Intro to IB What is it?

How are the 2 years of IB structured? (UK)

Overall teaching for the IB usually takes about 2 years. In the UK, it starts in September when the school year starts, and your exam season is in May 2 years from then. For instance, I started IB in September 2017 and took exams in May/ June 2019. There is also an exam season in November, so your time frame may change depending on country and school. You get exam results from May exams in early July, and results from the November exams in early January. 

Timeline

The structure of the programme over the 2 years varies between schools. The first year is mainly learning course material and starting some IAs (coursework). We had exams at the end of our first year, which informed our predicted grades and university applications. 

We prepared for our Extended Essay in the summer term, and over the summer holidays we were expected to complete our Extended Essays and revise first year material. In the first term of the second year, we finished all our IAs/ EE and our TOK projects and continued to learn new material. We had mocks at the beginning of the final term – in January – and then in the final term we finished covering course material during lessons and moved to revision in the last couple of weeks before exams.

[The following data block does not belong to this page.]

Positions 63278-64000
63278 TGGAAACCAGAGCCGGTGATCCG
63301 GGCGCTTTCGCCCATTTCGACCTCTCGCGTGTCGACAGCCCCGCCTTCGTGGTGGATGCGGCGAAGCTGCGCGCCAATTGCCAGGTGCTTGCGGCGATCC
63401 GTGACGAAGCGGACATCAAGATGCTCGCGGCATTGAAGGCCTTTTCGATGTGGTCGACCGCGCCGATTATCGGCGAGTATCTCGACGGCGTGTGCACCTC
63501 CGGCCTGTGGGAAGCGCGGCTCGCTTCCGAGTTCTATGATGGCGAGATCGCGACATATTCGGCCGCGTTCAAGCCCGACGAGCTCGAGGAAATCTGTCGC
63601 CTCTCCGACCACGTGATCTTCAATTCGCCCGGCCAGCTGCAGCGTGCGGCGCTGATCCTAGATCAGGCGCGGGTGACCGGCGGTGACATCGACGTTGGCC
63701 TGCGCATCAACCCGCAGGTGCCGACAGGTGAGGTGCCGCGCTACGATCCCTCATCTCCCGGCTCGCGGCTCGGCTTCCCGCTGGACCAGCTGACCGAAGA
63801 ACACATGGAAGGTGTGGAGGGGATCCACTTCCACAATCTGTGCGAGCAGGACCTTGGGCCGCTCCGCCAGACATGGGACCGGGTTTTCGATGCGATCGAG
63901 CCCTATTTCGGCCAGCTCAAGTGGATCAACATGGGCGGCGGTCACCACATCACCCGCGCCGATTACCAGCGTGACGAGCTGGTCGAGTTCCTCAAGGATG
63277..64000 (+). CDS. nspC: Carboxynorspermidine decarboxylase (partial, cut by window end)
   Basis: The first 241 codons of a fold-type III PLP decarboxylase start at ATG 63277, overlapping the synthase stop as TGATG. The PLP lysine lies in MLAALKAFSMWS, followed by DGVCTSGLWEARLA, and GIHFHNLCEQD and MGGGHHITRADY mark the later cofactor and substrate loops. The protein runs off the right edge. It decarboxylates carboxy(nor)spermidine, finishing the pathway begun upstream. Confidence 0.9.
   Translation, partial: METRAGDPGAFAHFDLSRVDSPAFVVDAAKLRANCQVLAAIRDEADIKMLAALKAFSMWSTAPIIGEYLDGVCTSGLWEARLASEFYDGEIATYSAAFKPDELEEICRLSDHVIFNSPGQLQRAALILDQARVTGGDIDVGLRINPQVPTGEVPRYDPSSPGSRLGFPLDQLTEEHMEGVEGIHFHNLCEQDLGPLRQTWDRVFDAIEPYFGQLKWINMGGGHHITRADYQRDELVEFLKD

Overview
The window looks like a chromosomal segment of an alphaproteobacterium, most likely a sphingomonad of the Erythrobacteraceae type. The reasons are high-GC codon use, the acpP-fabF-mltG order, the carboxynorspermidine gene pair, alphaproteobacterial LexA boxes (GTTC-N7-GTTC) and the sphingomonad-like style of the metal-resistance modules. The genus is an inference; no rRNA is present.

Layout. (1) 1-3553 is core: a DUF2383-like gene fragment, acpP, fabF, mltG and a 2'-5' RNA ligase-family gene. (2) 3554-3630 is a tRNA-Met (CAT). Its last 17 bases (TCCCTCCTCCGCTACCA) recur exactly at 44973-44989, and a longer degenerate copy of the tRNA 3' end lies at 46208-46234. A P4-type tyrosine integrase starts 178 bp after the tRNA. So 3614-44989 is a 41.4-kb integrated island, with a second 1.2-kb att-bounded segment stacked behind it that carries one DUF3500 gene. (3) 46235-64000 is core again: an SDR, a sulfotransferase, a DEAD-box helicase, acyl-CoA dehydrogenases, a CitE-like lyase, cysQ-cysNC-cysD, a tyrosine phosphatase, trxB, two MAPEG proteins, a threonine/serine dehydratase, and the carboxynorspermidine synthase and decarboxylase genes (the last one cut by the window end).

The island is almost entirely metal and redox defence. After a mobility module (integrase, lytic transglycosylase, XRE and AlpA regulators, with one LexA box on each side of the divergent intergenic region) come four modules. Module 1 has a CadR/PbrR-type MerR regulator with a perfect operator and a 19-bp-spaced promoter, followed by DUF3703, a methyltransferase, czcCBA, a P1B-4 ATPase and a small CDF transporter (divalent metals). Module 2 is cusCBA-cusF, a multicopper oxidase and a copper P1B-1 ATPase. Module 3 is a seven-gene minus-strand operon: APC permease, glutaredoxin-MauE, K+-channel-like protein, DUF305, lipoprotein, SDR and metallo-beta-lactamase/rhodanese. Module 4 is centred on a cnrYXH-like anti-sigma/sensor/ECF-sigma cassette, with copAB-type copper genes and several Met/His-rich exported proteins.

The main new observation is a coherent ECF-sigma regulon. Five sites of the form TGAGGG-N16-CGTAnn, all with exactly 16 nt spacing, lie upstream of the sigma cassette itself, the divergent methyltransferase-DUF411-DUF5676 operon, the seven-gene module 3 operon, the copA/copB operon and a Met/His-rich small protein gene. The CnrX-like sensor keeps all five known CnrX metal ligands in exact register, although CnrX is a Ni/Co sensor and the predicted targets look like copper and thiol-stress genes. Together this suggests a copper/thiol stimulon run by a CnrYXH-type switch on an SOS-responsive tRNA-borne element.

University Applications

University applications mostly took place for UK universities in the first term. We thought about it in the summer term, then drafted and wrote our personal statements so they were ready to send off in the winter term. The deadline for Oxbridge applications was early October, and the usual final UCAS deadline in January – though you can apply after this. Results for UK universities trickle in after November, some not responding until March.

US applications happen in 2 rounds. The deadline for the early round is in November – this is Early Decision and Early Action. Early Decision is when, if you get into that university, then you have to attend. Then usual applications for US universities happen in January. 

• Brendan’s post on how the IB is structured in the US is here
• Katie’s post on where to do IB in your home country is here

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